We conducted a study combining quantitative measurement of physicians’ and surrogates’ perceptions of prognosis with qualitative interviews (“mixed methods”) to explore what factors were related to surrogates’ perceptions of patient prognosis. We enrolled surrogate decision makers for incapacitated patients at high risk of death in 4 ICUs at the University of California, San Francisco Medical Center from January 4, 2005, to July 10, 2009. The ICUs included 2 medical-surgical ICUs, a neurological ICU, and a cardiac ICU. Patients were eligible if they were aged 18 years or older, lacked decision-making capacity on day 5 of their ICU stay, had respiratory failure requiring mechanical ventilation, and had an Acute Physiology and Chronic Health Evaluation (APACHE) II score of 25 or higher, which predicts a roughly 40% risk of in-hospital mortality.13 Patients were excluded if they were awaiting organ transplantation or if they lacked a surrogate decision maker.

After obtaining permission from patients’ attending physicians, research staff approached the patients’ surrogates about study participation. If the responsibility for surrogate decision making was shared between multiple individuals, we enrolled those who self-reported having a significant amount of responsibility for decision making. Thus, more than 1 surrogate per patient could be enrolled. All participating surrogates and physicians provided written informed consent; surrogates provided proxy written consent for incapacitated patients. The institutional review board approved all study procedures.

Study Procedures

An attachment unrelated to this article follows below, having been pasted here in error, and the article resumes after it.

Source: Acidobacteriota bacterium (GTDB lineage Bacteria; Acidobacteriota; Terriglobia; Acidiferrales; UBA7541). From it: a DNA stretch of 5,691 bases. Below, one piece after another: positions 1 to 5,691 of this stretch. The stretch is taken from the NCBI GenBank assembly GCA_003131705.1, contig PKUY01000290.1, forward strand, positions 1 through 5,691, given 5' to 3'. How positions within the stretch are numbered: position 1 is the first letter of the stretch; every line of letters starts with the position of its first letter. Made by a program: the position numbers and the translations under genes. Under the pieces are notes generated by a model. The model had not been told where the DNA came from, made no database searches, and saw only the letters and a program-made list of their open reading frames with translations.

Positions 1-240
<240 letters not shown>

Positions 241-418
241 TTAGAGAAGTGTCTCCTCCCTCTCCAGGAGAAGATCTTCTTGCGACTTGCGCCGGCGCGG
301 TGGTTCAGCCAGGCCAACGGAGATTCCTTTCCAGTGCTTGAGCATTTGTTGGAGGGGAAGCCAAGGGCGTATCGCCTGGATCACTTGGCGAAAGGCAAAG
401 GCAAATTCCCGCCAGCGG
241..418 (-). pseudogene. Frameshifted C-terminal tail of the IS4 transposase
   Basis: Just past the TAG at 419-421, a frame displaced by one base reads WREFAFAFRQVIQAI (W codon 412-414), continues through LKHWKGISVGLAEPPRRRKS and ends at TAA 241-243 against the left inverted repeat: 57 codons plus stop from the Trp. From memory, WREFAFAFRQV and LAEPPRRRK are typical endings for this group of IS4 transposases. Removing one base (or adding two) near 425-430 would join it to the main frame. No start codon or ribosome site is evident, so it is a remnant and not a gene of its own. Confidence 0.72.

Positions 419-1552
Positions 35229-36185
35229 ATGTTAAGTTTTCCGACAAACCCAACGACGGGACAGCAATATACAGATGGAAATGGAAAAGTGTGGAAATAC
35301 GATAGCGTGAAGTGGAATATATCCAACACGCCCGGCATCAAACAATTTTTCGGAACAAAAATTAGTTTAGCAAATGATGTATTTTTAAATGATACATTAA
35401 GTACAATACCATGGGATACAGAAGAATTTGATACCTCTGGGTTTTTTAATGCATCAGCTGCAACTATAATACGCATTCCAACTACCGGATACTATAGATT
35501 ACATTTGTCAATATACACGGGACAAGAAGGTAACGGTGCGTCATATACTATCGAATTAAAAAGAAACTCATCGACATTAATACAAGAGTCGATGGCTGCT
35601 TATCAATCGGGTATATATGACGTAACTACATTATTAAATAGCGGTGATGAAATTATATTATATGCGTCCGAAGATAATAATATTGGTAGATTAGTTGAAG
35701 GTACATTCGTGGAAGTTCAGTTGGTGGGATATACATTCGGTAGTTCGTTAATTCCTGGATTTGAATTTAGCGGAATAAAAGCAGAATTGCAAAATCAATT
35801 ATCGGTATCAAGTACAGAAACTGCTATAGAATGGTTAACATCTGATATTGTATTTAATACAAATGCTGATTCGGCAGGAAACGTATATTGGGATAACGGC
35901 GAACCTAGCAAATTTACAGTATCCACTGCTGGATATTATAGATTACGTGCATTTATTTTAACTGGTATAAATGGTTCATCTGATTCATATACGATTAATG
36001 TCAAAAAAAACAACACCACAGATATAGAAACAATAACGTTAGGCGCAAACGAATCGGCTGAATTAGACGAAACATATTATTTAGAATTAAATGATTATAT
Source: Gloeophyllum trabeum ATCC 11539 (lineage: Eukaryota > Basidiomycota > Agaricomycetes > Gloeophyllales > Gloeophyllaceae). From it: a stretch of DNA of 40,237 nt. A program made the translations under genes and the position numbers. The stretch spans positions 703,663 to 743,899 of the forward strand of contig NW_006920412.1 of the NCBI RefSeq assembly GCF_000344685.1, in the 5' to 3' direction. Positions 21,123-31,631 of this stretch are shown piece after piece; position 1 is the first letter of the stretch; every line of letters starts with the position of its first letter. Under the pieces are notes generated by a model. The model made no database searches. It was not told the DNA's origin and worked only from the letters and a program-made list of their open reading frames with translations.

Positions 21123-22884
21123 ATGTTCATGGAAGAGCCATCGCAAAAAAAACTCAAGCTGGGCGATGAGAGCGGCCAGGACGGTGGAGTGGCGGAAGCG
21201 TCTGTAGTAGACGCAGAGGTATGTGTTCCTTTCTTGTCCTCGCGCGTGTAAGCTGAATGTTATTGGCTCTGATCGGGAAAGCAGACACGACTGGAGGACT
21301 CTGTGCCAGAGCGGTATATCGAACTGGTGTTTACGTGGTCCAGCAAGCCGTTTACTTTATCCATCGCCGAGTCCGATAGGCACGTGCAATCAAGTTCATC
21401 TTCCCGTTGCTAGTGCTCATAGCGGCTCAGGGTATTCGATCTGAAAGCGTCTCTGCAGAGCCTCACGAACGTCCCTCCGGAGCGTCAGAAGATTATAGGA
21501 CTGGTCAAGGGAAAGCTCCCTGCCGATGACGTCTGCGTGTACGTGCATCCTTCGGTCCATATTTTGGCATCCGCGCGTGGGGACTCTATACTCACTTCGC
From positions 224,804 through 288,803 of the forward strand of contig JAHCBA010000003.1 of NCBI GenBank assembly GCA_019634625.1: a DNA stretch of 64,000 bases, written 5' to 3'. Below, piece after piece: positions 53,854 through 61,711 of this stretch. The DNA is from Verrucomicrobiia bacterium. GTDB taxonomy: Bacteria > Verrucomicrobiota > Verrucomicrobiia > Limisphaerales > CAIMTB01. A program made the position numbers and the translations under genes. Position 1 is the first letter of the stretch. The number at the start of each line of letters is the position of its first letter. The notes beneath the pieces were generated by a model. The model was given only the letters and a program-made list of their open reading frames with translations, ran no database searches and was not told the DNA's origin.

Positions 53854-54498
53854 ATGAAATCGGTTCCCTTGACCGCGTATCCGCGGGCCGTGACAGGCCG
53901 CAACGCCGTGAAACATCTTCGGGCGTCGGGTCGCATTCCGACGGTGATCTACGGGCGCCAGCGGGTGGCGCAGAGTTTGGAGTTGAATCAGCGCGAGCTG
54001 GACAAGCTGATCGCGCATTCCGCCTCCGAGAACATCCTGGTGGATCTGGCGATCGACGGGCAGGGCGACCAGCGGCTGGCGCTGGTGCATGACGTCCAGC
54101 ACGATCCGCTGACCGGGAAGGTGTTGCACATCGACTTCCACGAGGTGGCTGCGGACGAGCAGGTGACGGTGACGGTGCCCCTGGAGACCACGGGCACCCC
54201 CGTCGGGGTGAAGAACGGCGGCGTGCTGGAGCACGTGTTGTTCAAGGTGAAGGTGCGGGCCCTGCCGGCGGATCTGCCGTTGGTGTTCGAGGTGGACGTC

On a patient’s fifth day of receiving mechanical ventilation, physicians estimated the likelihood that the patient would survive the hospitalization using a previously validated question and a 0% to 100% scale: “What do you think are the chances that the patient will survive this hospitalization if the current plan of care stays the same?”10,14,15 Within 1 hour, surrogates independently answered the same question on the same 0% to 100% probability scale, blinded to the physician’s response. The study did not mandate or facilitate physician-surrogate conversations about prognosis prior to asking these questions, but the near simultaneity of measures minimized the possibility that changes in a patient’s condition could contribute to differences in physician-surrogate estimates. Surrogates were also asked to record what they perceived to be the physician’s assessment of prognosis with the question “If you had to guess, what do you think the doctor thinks is the chance that your loved one will survive this hospitalization if the current plan of care stays the same?” A standard probability scale was used to record participants’ prognostic estimates, with the anchors comprising simple expressions of risk (“0% chance of survival”; “100% chance of survival”) to minimize the chance of response errors among study participants with limited numeracy (Figure 1).1618 Race and ethnicity information was collected by self-report from participants. The eAppendix in the Supplement contains a description of other covariates included in the questionnaire.